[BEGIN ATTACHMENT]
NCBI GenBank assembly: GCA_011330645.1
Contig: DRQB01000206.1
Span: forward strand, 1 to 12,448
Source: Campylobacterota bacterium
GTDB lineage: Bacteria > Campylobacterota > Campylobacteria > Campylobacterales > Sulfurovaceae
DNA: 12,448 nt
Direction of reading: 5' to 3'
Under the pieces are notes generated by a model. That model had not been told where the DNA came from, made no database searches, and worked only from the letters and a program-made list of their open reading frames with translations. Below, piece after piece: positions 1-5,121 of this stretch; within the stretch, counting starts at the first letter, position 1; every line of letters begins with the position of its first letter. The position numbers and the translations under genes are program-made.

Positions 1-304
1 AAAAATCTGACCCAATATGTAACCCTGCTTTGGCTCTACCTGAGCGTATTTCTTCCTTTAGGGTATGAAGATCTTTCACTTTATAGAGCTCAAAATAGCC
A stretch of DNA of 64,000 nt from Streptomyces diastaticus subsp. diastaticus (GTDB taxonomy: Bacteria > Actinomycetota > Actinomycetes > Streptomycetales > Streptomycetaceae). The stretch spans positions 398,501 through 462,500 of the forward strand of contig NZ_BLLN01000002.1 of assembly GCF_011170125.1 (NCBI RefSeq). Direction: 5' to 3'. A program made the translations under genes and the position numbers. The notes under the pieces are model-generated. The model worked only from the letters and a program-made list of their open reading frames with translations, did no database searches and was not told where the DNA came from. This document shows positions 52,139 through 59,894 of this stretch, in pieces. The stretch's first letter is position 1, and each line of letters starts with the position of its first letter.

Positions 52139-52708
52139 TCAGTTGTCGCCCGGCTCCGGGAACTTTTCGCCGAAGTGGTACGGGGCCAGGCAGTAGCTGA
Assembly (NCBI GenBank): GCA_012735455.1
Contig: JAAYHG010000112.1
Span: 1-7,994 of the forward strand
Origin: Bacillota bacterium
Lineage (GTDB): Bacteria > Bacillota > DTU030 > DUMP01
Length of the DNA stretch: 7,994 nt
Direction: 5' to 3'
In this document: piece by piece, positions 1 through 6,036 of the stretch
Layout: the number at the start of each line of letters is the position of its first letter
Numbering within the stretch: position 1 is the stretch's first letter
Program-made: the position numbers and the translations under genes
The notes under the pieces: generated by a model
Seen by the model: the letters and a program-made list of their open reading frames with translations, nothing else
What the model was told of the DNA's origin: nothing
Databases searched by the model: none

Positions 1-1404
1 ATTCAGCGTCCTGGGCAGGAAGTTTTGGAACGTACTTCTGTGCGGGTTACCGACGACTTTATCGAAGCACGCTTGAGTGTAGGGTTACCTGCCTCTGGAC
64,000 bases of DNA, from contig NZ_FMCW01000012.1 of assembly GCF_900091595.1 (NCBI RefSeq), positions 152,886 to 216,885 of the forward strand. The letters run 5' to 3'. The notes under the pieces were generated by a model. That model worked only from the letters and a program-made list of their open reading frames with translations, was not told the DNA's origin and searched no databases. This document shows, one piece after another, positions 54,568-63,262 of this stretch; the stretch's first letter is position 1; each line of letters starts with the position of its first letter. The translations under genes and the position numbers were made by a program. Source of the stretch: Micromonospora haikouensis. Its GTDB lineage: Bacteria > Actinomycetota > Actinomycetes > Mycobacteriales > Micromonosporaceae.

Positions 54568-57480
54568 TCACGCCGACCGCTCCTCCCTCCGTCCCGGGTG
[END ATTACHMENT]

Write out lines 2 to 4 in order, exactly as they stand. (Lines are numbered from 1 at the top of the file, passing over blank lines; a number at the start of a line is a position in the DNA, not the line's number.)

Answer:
Contig: DRQB01000206.1
Span: forward strand, 1 to 12,448
Source: Campylobacterota bacterium